- Hunted by Meagan Spooner
Alright, we need to address the elephant in the room. There’s something of a joke between all of my friends that usually I wouldn’t give the time of day, but I know that it’ll just crop up if I don’t say something, so I may as well. All my life, for no discernible reason, whenever I invest myself in scifi and fantasy stories – tv series, movies, books, etc – I always seem to be drawn to archers in particular. No Jenny, it’s not a kink, and no I don’t know WHY it is that I’m so endeared by a badass with a bow and arrow, but I am. And we’re just gonna leave it there and move on, okay? The Allison Argents, Tauriels, and Clint Bartons of the world deserve love too, you know! Now, moving on. Hunted is a Beauty and the Beast retelling, but one like we’ve never seen before. Yeva, i’m sure you’ll all have guessed by now, is equipped with her own trusty bow and arrow – Disney’s Gaston has nothing on her! – and is on a journey to find, and save, her father from the mysterious forest of the beast. A great hunter himself, her father loses his fortune, and his mind, and goes missing one day, and Yeva finds herself – despite her sister’s protests – setting her sights on the very prey that drove her father to the predicament he’s in today: the beast. I can’t WAIT to read this, and with the rave review that Jenny – and many others – gave it, I know it’ll be right up my alley.
- Capt. Hook: The Adventures of a Notorious Youth by J.V. Hart
Heh, another confession. I’m not really a fan of villains, as pretty much everyone knows about me. Not that I don’t think they’re necessary, and not that I don’t believe they add something to the story; obviously you need a villain, and of course they’re often captivating and completely deplorable. Yes, yes, I know all that. However, I’ve never been the kind of person who actually likes and attaches myself to villains. I know that, so often – and especially with characters like Gaston, or The Joker, or even Morgana – that there’s a certain charm to these antagonists. Some of them start out as the heroes we worship and adore, whose downfall we get to witness before our very eyes. Sometimes we’re given glimpses into their backstories, to what makes them tick, and we find ourselves empathising and understanding. Other times we don’t know just why we’re charmed by them, just that we are, and that maybe we deserve a good slap on the wrist for being so blind sided by their maniacal tendencies. For me, though, nine times out of ten, that’s just not the case. I don’t think that makes me bigger or better than anybody, by any means, and in fact is probably a huge flaw on my part, because I do struggle to compartmentalise at times. It just… doesn’t usually interest me all that much. I can see flawed and complex characters, and I certainly find them interesting, but it doesn’t necessarily endear me to them. Hook, however? Now that’s another story. Everyone knows the story of Peter Pan, and no doubt everyone’s seen at least one adaptation of the tale: and there are many. And i’ve seen a lot of them. Peter’s always been a character that’s intrigued me himself, being a character that even I wouldn’t actually consider a hero, as such. To me, the true hero of Peter Pan is actually Wendy, but that’s a discussion for another day. The point is, these characters are so overwhelmingly complex, and over all the years since J.M. Barrie’s novel was published, over 100 years ago, there’s been such an incredible amount of beautiful adaptations of his stories and characters; Hook included. Some portray Peter as the hero, and Hook as the villain, some portray them as friends, and others portray them in the reverse roles. I’ve consumed a variety of different content, in the form of books, television shows, movies, and stage adaptations, that all take on fresh new takes with each character, and over time I’ve always find myself so delighted and awestruck by the angle that each writer decides to take. This novel pursues the tale of James Matthews, who would one day go on to become Captain Hook, and the past of his youth, before the tales of Neverland that we’re all so familiar with. I can’t wait to see where this story takes me, and to decide whether this particular portrayal of Hook is going to be a friend or a foe! Plus, I really bloody love pirates.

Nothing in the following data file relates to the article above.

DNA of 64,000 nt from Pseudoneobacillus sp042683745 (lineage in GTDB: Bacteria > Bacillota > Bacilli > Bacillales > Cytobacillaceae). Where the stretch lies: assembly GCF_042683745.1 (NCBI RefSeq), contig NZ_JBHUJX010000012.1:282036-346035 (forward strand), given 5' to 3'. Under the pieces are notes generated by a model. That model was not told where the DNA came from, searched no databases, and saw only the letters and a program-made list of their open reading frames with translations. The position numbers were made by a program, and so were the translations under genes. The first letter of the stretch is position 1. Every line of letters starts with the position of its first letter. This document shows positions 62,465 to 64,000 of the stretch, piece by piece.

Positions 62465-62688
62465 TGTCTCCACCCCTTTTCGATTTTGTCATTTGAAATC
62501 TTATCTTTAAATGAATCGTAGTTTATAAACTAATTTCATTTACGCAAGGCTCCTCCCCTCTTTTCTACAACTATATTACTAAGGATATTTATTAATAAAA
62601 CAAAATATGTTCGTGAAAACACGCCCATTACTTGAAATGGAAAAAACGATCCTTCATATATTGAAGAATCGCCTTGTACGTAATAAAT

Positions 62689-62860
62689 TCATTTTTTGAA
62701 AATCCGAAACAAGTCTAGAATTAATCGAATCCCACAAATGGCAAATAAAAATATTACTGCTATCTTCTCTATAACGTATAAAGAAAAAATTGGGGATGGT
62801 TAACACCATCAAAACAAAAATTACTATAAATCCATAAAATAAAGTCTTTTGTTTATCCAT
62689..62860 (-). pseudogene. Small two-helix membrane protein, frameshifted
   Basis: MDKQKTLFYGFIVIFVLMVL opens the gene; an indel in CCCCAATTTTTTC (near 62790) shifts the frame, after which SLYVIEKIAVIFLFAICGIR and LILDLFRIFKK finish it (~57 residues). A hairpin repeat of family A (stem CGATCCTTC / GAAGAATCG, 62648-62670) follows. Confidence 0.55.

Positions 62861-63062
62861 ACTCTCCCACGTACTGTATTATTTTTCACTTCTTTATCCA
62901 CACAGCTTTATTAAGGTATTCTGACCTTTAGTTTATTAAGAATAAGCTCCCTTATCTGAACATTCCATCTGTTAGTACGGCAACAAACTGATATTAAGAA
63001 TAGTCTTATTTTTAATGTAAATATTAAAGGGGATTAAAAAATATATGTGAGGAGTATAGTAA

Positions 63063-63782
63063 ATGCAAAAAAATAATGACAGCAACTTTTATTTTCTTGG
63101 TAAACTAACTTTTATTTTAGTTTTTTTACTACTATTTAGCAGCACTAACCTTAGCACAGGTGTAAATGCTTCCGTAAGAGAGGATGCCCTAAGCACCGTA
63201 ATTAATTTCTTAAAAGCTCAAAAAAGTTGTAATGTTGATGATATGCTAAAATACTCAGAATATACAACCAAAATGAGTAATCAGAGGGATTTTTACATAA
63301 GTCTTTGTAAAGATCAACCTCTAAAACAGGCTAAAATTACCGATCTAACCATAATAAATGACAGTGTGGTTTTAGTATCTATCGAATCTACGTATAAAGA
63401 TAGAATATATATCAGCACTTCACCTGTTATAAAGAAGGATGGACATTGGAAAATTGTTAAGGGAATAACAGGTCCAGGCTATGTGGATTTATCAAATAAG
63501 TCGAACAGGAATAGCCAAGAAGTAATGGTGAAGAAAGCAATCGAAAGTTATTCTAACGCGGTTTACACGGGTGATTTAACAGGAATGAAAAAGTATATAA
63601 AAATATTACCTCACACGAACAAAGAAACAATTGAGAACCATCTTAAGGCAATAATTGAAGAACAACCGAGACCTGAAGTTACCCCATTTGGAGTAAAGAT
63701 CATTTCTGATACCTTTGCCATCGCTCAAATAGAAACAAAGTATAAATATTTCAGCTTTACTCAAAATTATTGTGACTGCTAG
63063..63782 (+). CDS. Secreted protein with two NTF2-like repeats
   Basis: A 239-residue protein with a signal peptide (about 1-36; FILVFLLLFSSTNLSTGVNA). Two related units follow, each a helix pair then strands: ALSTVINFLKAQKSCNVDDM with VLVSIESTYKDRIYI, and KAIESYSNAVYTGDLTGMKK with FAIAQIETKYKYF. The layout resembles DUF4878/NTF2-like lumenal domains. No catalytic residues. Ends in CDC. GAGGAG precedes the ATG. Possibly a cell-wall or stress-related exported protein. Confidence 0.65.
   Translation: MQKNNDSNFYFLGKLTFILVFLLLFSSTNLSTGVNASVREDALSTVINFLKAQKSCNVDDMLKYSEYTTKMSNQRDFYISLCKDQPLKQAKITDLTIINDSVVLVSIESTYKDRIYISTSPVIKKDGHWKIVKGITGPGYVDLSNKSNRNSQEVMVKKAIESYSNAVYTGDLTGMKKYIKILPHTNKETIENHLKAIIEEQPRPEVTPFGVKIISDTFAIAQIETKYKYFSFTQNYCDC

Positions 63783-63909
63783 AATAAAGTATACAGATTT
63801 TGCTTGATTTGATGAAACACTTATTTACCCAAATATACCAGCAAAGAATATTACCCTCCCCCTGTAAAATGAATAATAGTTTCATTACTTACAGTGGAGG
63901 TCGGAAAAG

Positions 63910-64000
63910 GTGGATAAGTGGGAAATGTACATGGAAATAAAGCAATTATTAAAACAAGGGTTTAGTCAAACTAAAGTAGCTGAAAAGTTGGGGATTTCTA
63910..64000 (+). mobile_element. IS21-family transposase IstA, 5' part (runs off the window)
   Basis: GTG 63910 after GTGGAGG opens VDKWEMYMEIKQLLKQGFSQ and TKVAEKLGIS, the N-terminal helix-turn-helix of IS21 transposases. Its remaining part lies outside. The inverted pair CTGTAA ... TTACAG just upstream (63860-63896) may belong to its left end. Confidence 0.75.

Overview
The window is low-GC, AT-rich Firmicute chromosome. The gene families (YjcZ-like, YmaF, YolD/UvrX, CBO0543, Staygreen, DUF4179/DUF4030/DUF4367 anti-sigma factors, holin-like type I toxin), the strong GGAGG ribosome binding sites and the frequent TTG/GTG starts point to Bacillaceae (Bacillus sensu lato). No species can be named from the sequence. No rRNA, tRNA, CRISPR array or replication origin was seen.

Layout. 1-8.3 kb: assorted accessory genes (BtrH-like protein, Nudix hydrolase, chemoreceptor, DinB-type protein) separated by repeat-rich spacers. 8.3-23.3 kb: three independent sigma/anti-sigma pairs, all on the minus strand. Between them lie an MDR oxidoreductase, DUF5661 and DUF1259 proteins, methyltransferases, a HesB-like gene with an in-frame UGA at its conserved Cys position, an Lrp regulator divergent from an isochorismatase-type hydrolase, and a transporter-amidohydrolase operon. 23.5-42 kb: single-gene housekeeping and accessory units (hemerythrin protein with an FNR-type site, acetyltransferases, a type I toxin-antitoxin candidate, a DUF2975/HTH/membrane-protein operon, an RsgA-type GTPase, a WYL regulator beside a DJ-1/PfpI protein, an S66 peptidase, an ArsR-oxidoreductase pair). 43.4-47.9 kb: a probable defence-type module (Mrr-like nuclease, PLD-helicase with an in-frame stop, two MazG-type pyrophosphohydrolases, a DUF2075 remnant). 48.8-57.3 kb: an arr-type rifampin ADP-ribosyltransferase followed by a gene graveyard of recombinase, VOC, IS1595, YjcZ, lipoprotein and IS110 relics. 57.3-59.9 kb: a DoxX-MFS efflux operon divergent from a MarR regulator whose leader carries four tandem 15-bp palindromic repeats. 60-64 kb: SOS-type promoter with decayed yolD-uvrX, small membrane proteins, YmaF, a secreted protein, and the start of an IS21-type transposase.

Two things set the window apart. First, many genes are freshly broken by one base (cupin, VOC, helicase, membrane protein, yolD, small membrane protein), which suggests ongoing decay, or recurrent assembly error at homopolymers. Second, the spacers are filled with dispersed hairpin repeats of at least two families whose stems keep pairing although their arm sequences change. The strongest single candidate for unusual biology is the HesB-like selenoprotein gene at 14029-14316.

- As I Descended by Robin Talley (LGBT+)
Rather shamefully, I have never read a single piece of work by Robin Talley. It’s a huge failure on my own part, considering I’ve never heard a single bad thing about her or her writing. Notorious for writing LGBT+ stories, her work has always caught my eye, yet until now I’ve never actually picked up any of her books. This seemed as good a start as any, though, given that it perfectly caters to many of my interests. A modern day, LGBT+ retelling of Macbeth, with rave reviews to boot, I have high hopes that this will be one of my top reads of 2019! As I Descended is a story featuring both wlw and mlm themes, with equal amounts horror and romance. The synopsis listed on goodreads, as well as the blurb on the back of the book, already leaves me hopeful that it will still manage to be a faithful adaptation, with stellar nods back to the original content, while still being an original piece. The diversity is rife, with LGBT+ and hispanic rep, as well as the inclusion of disabled characters, while also seemingly managing to be a book that even those who haven’t read the original story can lose themselves in.